Haida Metamorphosis

Lothar Baumgarten German

Not on view

The son of a German anthropologist and a student of Joseph Beuys at the Düsseldorf Academy, Baumgarten came naturally to the study of contemporary life as it relates to other cultures, especially North and South American. His chief subjects are landscapes- with geographic, cartographic, and political underpinnings-and museums that house collections of cultural artifacts. This view of a case of masks is from a series of photographs Baumgarten made between 1968 and 1970 in the Pitt Rivers Museum, the ethnographic museum at Oxford. The masks made by the Haida, who lived on islands off Alaska until they were decimated in the late nineteenth century by smallpox and venereal diseases brought by white men.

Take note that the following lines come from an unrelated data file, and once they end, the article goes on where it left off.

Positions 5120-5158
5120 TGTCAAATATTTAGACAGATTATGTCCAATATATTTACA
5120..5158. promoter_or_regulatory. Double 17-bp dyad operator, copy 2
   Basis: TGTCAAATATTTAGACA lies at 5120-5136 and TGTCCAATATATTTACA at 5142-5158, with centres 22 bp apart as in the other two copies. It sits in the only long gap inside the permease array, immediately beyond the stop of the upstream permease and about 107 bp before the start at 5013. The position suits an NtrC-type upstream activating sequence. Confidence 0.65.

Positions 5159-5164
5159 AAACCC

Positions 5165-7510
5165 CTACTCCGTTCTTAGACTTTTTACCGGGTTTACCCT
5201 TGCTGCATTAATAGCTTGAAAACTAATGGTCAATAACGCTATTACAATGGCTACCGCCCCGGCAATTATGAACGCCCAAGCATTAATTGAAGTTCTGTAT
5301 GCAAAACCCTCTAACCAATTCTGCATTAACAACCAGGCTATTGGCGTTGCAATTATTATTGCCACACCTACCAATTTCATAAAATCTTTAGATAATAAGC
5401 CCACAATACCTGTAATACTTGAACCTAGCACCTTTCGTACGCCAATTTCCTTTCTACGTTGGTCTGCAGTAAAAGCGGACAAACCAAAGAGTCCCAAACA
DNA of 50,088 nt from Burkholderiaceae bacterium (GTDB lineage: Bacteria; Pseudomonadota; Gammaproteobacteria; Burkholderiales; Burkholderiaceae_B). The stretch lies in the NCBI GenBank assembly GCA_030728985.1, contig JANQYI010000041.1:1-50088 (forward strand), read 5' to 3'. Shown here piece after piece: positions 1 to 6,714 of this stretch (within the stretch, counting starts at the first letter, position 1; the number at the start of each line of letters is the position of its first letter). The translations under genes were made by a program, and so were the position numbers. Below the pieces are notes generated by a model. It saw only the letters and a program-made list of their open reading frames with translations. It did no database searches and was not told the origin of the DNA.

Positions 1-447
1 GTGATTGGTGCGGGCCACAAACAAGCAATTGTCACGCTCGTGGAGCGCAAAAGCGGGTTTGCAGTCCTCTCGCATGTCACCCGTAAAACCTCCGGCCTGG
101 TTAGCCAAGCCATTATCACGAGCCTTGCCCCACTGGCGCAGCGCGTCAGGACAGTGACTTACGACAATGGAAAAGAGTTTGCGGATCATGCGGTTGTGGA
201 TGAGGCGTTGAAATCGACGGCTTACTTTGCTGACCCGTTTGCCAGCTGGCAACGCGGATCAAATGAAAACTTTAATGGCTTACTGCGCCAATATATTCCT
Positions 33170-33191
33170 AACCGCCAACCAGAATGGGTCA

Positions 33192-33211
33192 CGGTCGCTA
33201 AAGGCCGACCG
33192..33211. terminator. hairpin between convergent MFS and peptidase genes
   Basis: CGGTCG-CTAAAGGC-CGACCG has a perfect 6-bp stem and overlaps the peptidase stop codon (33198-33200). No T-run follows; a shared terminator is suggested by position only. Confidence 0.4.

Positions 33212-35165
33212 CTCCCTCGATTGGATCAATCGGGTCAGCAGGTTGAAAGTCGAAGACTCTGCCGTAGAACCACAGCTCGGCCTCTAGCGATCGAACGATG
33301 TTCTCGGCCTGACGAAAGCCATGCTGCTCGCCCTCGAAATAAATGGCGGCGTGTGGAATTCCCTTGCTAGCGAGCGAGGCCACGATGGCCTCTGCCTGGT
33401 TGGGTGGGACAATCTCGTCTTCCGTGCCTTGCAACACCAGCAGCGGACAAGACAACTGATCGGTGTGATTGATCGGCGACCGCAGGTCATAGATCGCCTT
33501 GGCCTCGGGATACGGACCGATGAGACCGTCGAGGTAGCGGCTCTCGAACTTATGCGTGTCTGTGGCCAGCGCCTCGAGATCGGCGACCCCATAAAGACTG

The artist used pocket mirrors to create the triangular reflections that hover mysteriously before the objects, though the shapes partially obscure the masks. Baumgarten's pictures are ultimately not about the objects per se but about their frame of reference-the environment, labels, mysteries of sighting, distance from our normal experience, reflections of electric lights and skylights in the cases-conditions that make us aware of the subjectivity, arbitrariness, and isolation imposed upon the objects.

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